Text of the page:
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Yoga puts students at peace

Staff writer

Carolan McFarland told her group of female students Saturday at Butler Community College’s free class day that yoga was adaptable; anyone can do it.

With about 20 years of experience, she has witnessed this fact. When she taught physical education in Kansas City, she would use yoga positions for elementary school students.

“They love it,” McFarland said. “It was interesting to watch kids who were hyperactive calm down.”

On the other end of the spectrum, McFarland used yoga with a 94-year-old woman who did poses from a seated position.

On Saturday, she tailored her classes for her group. She started off easy, even referencing a book, “Yoga for Wimps.” Sun salutations and cat stretches were traditional yoga poses used but McFarland also took her time to introduce the group of women to yoga with breathing exercises and simple neck and back stretches.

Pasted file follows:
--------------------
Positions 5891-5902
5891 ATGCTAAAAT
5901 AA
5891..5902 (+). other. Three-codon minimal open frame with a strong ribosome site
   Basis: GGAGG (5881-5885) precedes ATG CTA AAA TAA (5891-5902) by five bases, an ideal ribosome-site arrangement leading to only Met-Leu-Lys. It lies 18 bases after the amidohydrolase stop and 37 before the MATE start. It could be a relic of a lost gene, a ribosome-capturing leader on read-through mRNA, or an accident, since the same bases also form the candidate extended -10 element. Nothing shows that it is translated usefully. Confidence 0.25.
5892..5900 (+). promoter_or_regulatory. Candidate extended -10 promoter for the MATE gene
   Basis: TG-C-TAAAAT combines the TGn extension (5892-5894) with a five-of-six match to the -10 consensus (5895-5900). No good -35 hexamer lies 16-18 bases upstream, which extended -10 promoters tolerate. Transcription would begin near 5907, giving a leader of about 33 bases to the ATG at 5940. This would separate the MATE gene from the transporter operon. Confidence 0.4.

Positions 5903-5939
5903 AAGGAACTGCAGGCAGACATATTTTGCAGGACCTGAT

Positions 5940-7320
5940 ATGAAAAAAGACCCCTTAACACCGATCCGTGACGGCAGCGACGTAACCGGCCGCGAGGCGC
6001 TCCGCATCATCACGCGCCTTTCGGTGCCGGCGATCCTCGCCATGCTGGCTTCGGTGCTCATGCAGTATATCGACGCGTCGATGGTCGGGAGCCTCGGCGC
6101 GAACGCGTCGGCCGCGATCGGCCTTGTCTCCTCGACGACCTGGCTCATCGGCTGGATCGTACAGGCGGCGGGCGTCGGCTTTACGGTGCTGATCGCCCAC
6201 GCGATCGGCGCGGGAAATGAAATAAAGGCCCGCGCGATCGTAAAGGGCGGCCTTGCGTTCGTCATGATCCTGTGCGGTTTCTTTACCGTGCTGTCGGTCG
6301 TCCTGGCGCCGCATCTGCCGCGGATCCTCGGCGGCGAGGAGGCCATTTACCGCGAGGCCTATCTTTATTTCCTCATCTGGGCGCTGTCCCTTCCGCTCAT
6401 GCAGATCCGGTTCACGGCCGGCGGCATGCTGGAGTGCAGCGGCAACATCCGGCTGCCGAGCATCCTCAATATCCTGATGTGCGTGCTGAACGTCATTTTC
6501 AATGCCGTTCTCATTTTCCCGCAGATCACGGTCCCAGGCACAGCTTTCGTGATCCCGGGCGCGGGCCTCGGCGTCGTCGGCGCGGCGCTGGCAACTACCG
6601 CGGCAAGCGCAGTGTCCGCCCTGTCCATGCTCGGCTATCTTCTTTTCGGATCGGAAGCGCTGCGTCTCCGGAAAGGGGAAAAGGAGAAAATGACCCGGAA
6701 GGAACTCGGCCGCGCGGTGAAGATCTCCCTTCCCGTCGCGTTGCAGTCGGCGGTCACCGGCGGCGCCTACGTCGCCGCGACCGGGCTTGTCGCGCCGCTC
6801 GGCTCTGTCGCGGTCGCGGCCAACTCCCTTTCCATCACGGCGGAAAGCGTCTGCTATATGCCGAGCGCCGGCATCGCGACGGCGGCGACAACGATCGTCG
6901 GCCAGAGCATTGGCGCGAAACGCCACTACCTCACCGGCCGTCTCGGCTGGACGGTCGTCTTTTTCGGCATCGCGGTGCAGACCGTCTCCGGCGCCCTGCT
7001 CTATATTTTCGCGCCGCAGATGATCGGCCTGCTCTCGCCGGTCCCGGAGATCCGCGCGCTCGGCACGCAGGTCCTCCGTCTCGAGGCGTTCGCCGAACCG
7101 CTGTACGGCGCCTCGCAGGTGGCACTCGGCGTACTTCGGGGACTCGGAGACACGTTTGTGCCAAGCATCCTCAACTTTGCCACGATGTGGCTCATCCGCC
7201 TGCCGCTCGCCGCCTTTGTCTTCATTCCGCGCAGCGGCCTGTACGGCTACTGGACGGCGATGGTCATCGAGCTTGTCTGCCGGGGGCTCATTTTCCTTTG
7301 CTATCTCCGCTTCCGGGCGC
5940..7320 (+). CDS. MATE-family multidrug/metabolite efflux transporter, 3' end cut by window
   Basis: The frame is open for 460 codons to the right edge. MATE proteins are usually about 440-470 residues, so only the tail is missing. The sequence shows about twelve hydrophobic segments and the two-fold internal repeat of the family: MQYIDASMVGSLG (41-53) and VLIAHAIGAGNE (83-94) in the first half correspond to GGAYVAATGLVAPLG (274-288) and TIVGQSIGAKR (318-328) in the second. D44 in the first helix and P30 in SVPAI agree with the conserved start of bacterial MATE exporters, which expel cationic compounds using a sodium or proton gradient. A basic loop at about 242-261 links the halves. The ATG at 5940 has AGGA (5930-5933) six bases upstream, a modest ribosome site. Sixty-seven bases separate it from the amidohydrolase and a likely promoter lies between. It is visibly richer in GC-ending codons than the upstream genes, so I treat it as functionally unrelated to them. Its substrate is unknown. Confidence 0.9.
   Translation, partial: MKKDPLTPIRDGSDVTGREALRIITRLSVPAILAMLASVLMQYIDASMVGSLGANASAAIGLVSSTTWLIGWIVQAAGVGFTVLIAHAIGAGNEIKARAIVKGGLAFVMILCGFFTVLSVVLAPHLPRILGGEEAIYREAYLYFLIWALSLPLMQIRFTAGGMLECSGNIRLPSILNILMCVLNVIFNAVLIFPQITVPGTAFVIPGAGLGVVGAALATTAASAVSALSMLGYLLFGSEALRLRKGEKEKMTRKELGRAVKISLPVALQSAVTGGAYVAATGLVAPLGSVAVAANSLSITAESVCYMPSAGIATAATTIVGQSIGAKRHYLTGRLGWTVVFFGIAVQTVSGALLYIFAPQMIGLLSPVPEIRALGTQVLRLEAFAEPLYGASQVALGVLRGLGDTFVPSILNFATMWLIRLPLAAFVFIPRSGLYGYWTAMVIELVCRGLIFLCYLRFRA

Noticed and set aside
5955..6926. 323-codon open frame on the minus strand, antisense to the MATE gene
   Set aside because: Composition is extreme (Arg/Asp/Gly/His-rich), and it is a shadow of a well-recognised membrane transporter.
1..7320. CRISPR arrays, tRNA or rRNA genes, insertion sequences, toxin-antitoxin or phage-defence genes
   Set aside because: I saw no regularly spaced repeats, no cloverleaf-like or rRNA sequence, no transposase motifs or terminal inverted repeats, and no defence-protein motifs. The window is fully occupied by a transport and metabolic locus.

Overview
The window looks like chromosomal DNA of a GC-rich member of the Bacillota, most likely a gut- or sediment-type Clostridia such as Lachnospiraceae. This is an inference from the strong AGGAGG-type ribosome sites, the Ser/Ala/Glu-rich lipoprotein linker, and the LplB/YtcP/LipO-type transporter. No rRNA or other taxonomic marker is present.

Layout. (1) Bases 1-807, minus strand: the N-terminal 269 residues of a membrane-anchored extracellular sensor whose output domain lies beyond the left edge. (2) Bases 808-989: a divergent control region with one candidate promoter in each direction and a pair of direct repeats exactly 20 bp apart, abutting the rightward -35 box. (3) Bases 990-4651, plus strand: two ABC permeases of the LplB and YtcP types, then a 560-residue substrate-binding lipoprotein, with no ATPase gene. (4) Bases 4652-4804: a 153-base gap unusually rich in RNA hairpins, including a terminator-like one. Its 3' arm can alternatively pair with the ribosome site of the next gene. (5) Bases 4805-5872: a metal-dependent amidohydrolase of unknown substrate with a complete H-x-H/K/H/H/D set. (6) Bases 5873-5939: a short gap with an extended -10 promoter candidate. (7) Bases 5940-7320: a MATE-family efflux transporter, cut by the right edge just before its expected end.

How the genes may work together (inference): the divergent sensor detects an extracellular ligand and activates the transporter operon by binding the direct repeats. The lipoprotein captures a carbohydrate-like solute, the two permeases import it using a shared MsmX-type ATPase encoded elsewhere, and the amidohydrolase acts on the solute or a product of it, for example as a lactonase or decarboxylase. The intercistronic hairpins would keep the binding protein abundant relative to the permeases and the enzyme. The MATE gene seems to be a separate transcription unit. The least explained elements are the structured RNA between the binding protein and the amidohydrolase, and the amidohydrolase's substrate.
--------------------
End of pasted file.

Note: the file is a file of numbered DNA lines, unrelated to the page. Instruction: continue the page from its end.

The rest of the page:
As a massage therapist in Marion, McFarland has seen how tension builds in the back and neck and she took extra time in these areas. She asked the group how many of them had headaches and nearly everyone put up a hand. The neck-twisting exercises, utilizing heavy breathing, are good for headaches and she urged students to use them even while they are at work.

Although McFarland wanted to work out her students’ aches and pains, she believes yoga is just as much an exercise for the spirit. Half of what breathing in and out of poses is to provide relaxation.

“You just feel peaceful and good after a session,” she said.

Over time, McFarland has tried to incorporate a little yoga-centered philosophy into her sessions. Every class ends with a meditation.

“It’s about connecting to the universe,” she said.

Last modified April 5, 2012

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